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UK PM: serious concern over Delta variant

activists from crack the crisis hold a vigil for the people around the world who have passed away due to the coronavirus disease (covid 19) on the sidelines of g7 summit, at porthkidney beach near carbis bay
Activists from Crack the Crisis hold a vigil for the people around the world who have passed away due to Covid-19 on the sidelines of G7 summit, at Porthkidney beach, Cornwall

British Prime Minister Boris Johnson on Saturday expressed “serious concern” about rising infections of the Delta variant of coronavirus, in remarks that lent weight to reports he is set to delay lifting England’s last remaining lockdown curbs.

Johnson is due to announce on Monday whether the planned lifting of restrictions, which would see an end to limits on social contact, can go ahead on June 21.

But the rapid spread of the Delta variant, first discovered in India, has thrown those plans into jeopardy, meaning there will be a one-month delay to the lifting of the restrictions, the Daily Telegraph reported.

A four-week delay would push back the easing of restrictions to July 19.

Although Johnson said officials would continue to study the data before the final decision, he was less optimistic about the situation than he was at the end of May.

“It’s clear that the Indian variant is more transmissible and it’s also true that the cases are going up, and that the levels of hospitalisation are going up,” Johnson told Sky News.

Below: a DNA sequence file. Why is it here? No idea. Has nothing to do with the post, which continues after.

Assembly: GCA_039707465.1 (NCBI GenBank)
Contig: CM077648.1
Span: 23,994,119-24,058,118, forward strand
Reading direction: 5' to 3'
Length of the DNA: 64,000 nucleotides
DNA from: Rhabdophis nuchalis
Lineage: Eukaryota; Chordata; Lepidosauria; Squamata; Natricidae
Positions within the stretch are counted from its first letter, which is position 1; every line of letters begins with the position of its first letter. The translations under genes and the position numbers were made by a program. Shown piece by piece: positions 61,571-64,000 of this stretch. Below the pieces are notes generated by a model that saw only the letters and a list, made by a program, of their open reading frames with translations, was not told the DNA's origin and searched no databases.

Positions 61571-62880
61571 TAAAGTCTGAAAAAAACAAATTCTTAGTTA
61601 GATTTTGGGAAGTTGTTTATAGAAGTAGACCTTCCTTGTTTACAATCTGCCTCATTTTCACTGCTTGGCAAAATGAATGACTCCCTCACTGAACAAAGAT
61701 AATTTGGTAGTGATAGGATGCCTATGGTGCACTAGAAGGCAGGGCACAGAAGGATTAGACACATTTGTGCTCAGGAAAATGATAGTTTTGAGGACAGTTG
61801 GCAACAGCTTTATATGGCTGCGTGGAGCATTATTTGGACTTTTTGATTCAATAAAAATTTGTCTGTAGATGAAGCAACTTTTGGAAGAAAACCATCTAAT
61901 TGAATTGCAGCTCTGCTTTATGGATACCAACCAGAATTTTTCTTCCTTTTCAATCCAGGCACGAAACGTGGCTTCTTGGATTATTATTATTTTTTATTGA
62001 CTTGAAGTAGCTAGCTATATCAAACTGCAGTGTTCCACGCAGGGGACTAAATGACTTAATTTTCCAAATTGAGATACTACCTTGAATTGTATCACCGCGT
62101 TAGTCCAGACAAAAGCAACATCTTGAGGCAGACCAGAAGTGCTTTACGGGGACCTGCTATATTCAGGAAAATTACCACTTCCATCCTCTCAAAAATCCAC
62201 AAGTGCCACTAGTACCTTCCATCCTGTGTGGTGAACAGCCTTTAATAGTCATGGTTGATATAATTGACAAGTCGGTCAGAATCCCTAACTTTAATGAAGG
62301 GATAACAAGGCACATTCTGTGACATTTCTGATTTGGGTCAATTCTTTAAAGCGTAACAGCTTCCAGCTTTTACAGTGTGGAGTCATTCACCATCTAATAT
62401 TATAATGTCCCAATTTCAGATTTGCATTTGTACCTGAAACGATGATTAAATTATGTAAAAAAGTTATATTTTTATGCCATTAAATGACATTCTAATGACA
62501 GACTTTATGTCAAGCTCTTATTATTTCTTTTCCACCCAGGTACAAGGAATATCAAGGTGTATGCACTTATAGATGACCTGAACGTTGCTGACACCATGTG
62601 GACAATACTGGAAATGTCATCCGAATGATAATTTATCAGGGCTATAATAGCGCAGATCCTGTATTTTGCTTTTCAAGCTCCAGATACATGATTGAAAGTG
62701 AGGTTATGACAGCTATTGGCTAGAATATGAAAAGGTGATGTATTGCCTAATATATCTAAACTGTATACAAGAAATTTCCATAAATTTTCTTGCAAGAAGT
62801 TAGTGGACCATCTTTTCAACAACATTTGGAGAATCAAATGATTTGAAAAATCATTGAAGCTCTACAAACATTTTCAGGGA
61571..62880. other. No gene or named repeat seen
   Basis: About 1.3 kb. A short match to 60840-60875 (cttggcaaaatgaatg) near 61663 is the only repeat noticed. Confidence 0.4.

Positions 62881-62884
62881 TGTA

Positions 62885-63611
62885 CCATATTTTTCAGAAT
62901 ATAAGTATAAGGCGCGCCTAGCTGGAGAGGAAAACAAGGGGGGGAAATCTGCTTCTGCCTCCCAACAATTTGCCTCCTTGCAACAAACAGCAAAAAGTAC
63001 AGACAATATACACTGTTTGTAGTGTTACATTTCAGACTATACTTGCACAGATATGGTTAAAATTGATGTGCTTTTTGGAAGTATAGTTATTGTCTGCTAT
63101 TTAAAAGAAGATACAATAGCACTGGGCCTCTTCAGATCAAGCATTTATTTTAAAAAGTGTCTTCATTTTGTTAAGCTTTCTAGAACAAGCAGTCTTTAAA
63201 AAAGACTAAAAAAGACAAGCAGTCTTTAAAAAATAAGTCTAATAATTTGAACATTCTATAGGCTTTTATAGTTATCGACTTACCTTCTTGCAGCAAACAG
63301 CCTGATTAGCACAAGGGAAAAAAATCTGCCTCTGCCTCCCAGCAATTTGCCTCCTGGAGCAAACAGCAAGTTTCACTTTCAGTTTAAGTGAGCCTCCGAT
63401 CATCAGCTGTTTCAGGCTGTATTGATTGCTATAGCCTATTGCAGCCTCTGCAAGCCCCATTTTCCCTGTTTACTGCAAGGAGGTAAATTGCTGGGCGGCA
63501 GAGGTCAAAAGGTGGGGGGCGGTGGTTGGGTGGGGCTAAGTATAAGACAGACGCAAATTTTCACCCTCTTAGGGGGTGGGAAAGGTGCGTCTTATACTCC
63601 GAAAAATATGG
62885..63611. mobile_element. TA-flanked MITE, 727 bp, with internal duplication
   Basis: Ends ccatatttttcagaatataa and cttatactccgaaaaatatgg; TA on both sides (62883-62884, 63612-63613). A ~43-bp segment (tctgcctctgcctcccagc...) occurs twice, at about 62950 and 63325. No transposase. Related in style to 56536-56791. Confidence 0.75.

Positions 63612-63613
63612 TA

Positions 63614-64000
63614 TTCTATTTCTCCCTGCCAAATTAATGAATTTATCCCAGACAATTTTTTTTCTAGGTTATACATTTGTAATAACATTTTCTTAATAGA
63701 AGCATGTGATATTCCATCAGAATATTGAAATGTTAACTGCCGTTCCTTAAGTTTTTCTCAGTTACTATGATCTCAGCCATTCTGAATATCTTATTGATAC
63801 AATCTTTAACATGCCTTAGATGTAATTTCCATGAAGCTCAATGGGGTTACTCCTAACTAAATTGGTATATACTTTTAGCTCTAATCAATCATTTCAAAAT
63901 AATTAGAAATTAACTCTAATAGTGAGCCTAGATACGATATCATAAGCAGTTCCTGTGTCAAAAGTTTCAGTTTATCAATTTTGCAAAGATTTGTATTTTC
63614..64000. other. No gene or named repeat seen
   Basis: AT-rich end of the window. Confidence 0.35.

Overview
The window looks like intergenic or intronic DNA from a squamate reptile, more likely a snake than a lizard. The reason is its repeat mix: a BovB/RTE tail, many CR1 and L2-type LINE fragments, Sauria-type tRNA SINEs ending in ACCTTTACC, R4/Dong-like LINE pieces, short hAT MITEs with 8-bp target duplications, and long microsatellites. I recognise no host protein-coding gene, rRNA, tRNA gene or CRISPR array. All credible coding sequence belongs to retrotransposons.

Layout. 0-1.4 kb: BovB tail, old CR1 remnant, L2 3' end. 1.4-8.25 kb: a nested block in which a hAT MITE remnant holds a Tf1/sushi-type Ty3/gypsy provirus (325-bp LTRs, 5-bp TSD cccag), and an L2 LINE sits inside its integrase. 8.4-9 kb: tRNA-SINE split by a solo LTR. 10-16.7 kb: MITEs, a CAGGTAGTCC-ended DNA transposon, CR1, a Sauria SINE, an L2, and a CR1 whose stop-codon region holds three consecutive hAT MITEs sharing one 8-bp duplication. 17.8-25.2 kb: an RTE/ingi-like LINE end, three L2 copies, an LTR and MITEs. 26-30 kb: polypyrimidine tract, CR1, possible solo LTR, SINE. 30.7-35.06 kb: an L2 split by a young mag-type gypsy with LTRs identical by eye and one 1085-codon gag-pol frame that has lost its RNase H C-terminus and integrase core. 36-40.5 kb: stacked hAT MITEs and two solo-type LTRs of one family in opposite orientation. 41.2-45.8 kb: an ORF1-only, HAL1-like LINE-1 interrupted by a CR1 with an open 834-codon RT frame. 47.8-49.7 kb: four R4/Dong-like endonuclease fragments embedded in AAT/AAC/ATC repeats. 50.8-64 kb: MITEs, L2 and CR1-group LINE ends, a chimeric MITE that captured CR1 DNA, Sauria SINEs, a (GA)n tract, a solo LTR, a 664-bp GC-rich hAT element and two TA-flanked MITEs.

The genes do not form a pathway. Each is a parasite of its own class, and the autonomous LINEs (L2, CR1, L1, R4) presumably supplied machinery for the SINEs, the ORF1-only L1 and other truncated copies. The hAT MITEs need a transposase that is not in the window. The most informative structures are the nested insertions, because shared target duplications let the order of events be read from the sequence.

“Now, we don’t know exactly to what extent that is going to feed through into extra mortality, but clearly it’s a matter of serious, serious concern.”

The government had hoped that the success of one of the fastest rollouts of the vaccines in the world would end the requirement of pubs and restaurants to only provide table service, and limits on indoor gatherings, including the number of attendees at weddings.

The government has always said decisions at each stage of unlocking depend on the data, and earlier this week the prime minister warned about the recent rise in cases.

Devolved governments in Scotland, Wales and Northern Ireland make most public health decisions in their jurisdictions.

Britain on Friday reported 8,125 new COVID-19 cases, the highest daily total since February, adding that the reproduction “R” number and daily growth rates were also higher in the latest estimates, suggesting the pandemic was growing exponentially.

Johnson has said that an increase in cases was always expected after the most recent stage of lockdown easing in May, but the key to whether all coronavirus restrictions can be scrapped will be the extent to which Britain’s vaccine rollout has broken the link between cases and deaths.

Britain’s total COVID-19 death toll is over 127,000 but the number of daily deaths have fallen following a third national lockdown and a rapid vaccine rollout. More than three-quarters of adults have received at least one dose of COVID-19 vaccine.

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